LC050: Expanding Outside of Your Market

launchpeer - August 3, 2018

Today’s question:

Today’s question comes from Peter. I’ve done some research into competitors and I have a few competitors in the US but none have expanded nationwide yet. If I place a stronghold here in London would I be able to expand to the US and immediately have a leg up on my competitors?

Jake’s answer:

We’ve talked about a local rollout plan, but in this case we’re talking about expanding to new countries. This has been tried before and failed before.

Be careful. Whatever you’ve determined you need for time and resources to expand internationally you should double it. For any startup, we’ll talk about if and when you should expand internationally.

Should you Expand Internationally?

It would take a long time to justify to me why you should expand internationally. You’d have to show that you’ve gained such a big piece of the market share in your current area – you’ve tapped out the local market. Or, if you have a competitor in your market but it hasn’t caught on in the States yet then you may be able to beat them to the market. But it’s important to think about why that competitor hasn’t expanded yet – it could provide some good insight for your own expansion.

The other way to look at that is to think about if your competitor could bury you. The more you have for resources the better you can fight against a competitor coming up on you.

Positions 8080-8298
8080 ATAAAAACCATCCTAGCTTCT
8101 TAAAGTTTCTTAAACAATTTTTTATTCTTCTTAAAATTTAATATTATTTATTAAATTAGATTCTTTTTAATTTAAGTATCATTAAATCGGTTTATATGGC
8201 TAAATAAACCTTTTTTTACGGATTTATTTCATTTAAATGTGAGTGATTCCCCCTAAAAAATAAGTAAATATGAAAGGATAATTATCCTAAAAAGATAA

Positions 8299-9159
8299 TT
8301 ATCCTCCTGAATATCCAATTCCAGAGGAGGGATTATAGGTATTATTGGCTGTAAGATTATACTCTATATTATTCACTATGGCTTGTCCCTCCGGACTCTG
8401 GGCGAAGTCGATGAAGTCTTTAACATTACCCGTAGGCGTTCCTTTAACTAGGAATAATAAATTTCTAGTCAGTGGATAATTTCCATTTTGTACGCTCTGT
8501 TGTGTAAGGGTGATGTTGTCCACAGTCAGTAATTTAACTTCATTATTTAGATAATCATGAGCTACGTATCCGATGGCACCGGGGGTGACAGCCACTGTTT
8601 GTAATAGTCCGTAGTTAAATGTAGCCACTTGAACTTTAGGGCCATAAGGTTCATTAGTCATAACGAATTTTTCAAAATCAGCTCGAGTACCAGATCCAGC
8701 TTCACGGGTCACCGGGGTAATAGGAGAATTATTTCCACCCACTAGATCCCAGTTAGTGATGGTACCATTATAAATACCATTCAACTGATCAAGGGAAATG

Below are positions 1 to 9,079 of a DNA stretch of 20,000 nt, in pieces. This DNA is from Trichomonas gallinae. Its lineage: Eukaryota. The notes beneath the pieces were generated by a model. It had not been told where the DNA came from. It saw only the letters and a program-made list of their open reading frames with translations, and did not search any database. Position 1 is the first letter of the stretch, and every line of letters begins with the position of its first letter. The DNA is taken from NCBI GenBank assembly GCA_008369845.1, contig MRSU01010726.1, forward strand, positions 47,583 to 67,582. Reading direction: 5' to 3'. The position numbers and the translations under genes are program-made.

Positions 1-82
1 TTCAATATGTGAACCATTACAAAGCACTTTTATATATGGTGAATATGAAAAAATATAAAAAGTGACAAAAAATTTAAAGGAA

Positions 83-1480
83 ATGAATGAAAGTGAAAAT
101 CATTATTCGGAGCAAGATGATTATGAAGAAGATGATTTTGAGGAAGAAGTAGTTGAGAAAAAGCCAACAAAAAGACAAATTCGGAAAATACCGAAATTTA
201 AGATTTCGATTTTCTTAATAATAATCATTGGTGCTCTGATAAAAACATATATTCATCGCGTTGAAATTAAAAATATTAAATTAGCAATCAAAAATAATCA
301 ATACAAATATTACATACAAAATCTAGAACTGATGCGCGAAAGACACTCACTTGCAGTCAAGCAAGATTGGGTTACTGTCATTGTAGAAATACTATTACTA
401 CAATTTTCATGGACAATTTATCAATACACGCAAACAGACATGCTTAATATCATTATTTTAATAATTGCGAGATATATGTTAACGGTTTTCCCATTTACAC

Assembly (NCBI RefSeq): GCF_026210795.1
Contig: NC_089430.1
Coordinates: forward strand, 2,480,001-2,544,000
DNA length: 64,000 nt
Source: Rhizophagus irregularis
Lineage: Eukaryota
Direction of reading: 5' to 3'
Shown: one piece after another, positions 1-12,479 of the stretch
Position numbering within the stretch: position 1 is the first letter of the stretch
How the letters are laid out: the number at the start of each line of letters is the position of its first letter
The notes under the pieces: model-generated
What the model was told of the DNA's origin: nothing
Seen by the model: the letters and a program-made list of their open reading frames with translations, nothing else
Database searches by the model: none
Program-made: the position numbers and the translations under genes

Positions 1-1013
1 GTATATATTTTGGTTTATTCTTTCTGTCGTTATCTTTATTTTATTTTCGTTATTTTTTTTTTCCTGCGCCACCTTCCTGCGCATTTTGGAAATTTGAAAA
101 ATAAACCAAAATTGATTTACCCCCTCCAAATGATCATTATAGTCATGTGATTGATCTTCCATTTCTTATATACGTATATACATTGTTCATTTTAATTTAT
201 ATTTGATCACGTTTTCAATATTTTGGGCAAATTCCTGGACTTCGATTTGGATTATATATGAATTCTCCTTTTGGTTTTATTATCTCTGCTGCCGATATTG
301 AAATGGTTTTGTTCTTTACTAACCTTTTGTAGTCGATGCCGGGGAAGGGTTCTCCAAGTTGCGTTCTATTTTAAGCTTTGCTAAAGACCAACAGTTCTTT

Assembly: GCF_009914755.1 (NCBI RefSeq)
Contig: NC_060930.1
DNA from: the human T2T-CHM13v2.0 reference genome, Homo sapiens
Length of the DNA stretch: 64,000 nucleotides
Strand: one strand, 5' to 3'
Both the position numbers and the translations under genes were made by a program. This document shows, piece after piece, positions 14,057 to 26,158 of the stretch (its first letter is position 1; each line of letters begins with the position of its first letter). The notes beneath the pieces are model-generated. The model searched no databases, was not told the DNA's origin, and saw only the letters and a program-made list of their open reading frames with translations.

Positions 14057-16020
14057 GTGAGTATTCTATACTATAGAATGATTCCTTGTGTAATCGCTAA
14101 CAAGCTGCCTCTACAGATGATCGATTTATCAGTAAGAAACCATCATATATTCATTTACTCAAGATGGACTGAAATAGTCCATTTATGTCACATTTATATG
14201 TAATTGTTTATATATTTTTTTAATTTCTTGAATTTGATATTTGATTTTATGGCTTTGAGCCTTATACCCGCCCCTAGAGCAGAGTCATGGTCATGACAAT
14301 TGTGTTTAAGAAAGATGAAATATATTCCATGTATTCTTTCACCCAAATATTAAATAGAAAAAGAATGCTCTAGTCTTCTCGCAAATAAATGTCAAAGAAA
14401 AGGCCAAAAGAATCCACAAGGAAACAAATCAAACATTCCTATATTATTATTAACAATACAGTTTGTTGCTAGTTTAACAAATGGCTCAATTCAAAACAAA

If you have some kind of competitive edge such as a partnership with a company or a co-founder in another country that not every startup has then that could be a good reason to expand across borders.

What Makes it Successful?

If you are acquiring customers and gaining customers then you should be collecting good data. You can gauge from that data how much it costs to acquire them and their lifetime value so if you do expand internationally you have an easy way to measure if it’s been successful or not.

It’s not necessarily difficult to expand internationally these days but that makes it even more important that you measure everything to gauge success against your existing benchmarks. Even if you are just trying to expand from one local area to another, if you can’t tell me your main data points then you shouldn’t be expanding. You should know all of your numbers before you decide to expand in any way.

Knowing the data will help you make logical decisions when it comes to understanding how successful your expansion has been.

Knowing your data will help you make logical decisions when it comes to understanding how successful your expansion has been. Click To Tweet

Will Customers Care?

As long as you are solving the problem the customer needs solved, then customers won’t really care where your company is based. If you’re a SaaS company this is easier, but if you are a service business you need to be careful about expanding into other markets where there are different time zones and different languages.

Ask Your Own Question

Got questions about startups and/or startup culture? We’ve got answers. Head over to and record your own question to have it featured on the show.

Stay in Touch

Ask your own question
Follow Jake Twitter
Check out Jake’s articles Medium
Jake’s personal site
Check out Launchpeer
Follow Launchpeer on Twitter